SUSPENDED CPS barrister Neil Addison has vowed to fight on for employed lawyers' advocacy rights after he suffered a narrow defeat at the Bar Council AGM.
Addison, who says he is heartened by the slim 69-77 margin against his motion, is considering collecting the 100 signatures necessary to force a postal vote on the subject.
Addison's proposal called on the Bar to:
allow the public direct access to barristers;
allow barristers to form partnerships with each other and with solicitors;
give higher court advocacy rights to employed barristers.
A second poll on whether to hold a postal ballot was defeated by only one vote.
Addison says he was not worried about the affect his suspension last month by the Director of Public Prosecutions for his outspoken views would have on fellow barristers' opinions. “I don't think what happened to me affected the decision one way or another,” he says.
He says of the vote: “It has made me feel that I should not let the subject just drop now because it was so close and it was so close on the postal vote.”
At the AGM, he said fears of a fused profession meant defeatism had permeated the work of the barrister.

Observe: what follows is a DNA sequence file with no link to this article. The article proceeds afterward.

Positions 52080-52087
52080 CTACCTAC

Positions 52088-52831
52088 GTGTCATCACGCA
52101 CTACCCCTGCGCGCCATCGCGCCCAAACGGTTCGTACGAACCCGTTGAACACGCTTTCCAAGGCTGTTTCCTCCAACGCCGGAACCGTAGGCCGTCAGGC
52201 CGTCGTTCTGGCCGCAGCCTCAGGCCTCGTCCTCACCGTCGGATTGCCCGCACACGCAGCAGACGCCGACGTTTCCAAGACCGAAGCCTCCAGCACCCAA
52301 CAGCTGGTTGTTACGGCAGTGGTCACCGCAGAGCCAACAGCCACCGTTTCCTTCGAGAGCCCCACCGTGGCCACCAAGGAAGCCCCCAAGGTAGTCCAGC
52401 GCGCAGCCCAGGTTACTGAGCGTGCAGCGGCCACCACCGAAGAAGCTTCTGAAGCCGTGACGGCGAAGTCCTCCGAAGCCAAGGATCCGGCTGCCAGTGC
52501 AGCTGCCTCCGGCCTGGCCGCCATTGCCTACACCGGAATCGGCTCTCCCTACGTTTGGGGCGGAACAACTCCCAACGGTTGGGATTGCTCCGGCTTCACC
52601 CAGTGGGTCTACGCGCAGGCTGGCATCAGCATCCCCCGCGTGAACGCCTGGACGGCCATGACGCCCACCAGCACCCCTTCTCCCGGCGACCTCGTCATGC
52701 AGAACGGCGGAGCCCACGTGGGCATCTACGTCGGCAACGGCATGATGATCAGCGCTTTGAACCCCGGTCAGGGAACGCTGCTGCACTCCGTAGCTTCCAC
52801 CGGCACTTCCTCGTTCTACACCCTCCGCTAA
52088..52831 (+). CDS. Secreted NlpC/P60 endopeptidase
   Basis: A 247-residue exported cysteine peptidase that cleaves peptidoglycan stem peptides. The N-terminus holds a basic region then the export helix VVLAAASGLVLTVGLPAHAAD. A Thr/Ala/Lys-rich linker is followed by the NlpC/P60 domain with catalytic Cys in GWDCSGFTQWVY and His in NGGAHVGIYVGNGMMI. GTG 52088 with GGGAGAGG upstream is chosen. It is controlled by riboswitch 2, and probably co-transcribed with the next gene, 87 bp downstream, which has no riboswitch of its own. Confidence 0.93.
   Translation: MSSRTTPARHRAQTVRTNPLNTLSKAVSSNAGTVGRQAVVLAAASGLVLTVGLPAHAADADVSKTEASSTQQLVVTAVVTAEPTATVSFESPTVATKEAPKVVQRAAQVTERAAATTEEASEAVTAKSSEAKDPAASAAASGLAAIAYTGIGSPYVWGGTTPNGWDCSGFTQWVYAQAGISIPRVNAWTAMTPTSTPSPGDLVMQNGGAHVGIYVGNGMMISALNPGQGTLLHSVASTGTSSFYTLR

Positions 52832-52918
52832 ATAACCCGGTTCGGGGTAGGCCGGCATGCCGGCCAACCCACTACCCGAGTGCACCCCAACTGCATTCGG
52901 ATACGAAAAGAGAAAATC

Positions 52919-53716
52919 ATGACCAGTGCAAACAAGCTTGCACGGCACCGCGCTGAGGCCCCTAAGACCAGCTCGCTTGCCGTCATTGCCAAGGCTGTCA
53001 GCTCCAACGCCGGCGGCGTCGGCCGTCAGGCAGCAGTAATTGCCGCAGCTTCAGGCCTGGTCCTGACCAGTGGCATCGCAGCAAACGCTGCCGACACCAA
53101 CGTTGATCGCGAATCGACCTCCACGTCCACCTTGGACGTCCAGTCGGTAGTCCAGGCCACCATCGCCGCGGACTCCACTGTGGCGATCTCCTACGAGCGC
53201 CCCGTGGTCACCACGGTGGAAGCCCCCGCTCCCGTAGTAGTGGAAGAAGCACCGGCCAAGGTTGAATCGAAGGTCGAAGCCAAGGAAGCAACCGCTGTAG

“I am not interested in being a member of a profession destined to decline into a small insignificant rump,” he said.
But Bar vice-chair Peter Goldsmith QC said the motion was a “call for fusion and the disappearance of a separate and identifiable Bar”.
He said the resolution amounted to “the dangerous and defeatist talk of frightened men”. He said if a barrister wanted direct access and partnerships with solicitors, “then he or she should do it by becoming a solicitor”.
Rachel Brand, a Birmingham-based criminal law barrister, told members: “I resent the suggestion that I should become a solicitor.”
She added that solicitor advocates would soon acquire the necessary expertise to compete with barristers in higher courts. “These people are not fringe members of our profession. These people are mature and responsible lawyers. They are doing what they are doing because it pays.”